Internationalising online programs/Consortia Participation

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World University Network (WUN)

Description of the Activity

Consortia address some of the primary institutional concerns of internationalization by minimizing risk. They limit the risk for institutions with limited international experience by providing a "veted" cadre through which less experienced institutions may learn and test assumptions and by advocating participation in international initiatives as a group member. They also can provide access to new region's and bring more resources to bear on an issue. Within this environment, Consortia must align their goals and missions with those of its membership. The Worldwide University Network (, a consortium of 16 institutions globally, achieve alignment by serving faculty and administrators interests while embracing the more trans-institutional goal of integrating technology and education. WUN embraces the primary mission of research institutions and the interests of their faculty by supporting innovation in research on a global scale. The research mission is supported via interdisciplinary collaboration and information sharing but also through the Consortium's second priority -- faculty and student exchanges particularly at the graduate level. WUN's third mission is bifurcated. It promotes research into the best practices of e-learning while also using e-learning methodologies to promote its other missions.

WUN provides indicators of successes while also demonstrating the challenges that exist in Consortia. Strategically, Consortia help establish trust among institutions and increase institutional comfort in the international environment. At a operational level, successes include collaborative research seminars facilitated by technology in which faculty and graduate students from different institutions dialog around specific research issues. These initiatives have motivated inter-institutional research projects in areas of transnational interest (e.g., poverty and multilingualism). Additionally, WUN has served as a vehicle for faculty interested in less highly studied topics, such as Medieval Art whose small cadre of experts is spread throughout the world, to coalesce by linking this dispersed population. Finally, WUN has provided a framework in which faculty from one institution may contribute to another institution's curriculum. For example, faculty from Penn State-Harrisburg have developed courses used by the University of York in their on-line masters in Public Policy and Management (PPM).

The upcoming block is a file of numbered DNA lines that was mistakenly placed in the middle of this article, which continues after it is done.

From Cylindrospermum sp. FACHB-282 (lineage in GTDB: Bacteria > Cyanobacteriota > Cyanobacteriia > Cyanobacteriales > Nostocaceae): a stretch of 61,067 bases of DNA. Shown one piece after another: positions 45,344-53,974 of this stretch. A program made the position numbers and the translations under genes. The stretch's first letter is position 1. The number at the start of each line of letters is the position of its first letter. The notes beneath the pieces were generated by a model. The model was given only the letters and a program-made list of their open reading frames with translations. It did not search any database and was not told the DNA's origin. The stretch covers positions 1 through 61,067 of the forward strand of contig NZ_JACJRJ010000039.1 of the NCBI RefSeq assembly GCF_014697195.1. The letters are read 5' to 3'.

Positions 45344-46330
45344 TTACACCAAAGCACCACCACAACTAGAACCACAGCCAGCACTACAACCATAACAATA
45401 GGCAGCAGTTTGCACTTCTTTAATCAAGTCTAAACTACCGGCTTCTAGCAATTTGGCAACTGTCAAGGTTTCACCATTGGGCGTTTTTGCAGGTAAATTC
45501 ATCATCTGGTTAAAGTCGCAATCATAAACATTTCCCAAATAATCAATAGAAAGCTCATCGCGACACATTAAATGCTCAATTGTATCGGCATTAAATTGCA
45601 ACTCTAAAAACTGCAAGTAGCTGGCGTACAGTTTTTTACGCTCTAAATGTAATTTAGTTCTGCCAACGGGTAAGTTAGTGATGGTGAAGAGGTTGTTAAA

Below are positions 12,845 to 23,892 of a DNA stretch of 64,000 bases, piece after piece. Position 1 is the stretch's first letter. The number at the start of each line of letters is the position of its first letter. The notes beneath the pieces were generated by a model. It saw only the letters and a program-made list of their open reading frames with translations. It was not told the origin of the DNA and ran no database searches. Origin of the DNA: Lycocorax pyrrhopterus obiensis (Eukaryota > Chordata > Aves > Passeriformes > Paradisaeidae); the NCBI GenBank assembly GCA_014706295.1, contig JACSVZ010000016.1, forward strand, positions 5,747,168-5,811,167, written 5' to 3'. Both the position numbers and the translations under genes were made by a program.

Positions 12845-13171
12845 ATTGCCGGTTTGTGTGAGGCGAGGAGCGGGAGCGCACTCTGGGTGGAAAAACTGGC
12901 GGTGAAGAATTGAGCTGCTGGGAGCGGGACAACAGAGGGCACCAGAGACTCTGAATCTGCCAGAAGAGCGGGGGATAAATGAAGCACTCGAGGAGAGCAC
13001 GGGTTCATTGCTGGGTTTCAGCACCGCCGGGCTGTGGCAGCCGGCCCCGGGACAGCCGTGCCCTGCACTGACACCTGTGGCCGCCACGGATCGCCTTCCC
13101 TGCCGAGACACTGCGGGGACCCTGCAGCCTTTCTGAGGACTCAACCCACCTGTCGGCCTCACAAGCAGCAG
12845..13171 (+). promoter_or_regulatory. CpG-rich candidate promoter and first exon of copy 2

Beyond the research seminars and faculty interactions, WUN has promoted course sharing and program integration articulation agreements. Penn State, for example, has agreements with the University of York in which selected courses from the PPM and PSU's Master of Professional Studies in Community and Economic Development are considered electives in the other's program. Penn State's Geographic Information Systems program has a similar arrangement with Leeds and Southampton around converging interests in GIS. Constructed to allow a global student population to take advantage of unique courses at member institutions, the course sharing initiative holds a great deal of promise. Notwithstanding, participation remains limited due to a number of cultural and institutional barriers which are discussed below.

Inter-institutional partnerships coordinated through a consortium provide a venue to share experiences, develop best practices, increase faculty capacity for instruction, and offer access to a broad range of expertise. As projects such as those provided above mature and new ones emerge the value of the consortium approach should increase.

Notwithstanding, a number of threats and challenges exist in this model of internationalization. At a strategic level collaboration is difficult because of higher education's tendencies towards autonomy and self-reliance. This inherent culture is exacerbated by the fact that any organization has in relinquishing autonomy to become a group member. While collaboration on research among faculty with shared interests is an accepted practice, the ability to institutionalize collaboration in other areas, particularly related to program articulation and course sharing is hindered by different educational systems (e.g. UK vs. US), unique institutional processes that are neither transparent nor flexible, and the methods of collecting fees and more broadly the financial models and institutional business plans. The articulation agreements involving Penn State and UK institutions have been delayed and reduced in scope in order to accommodate this challenges and satisfy institutional administrations.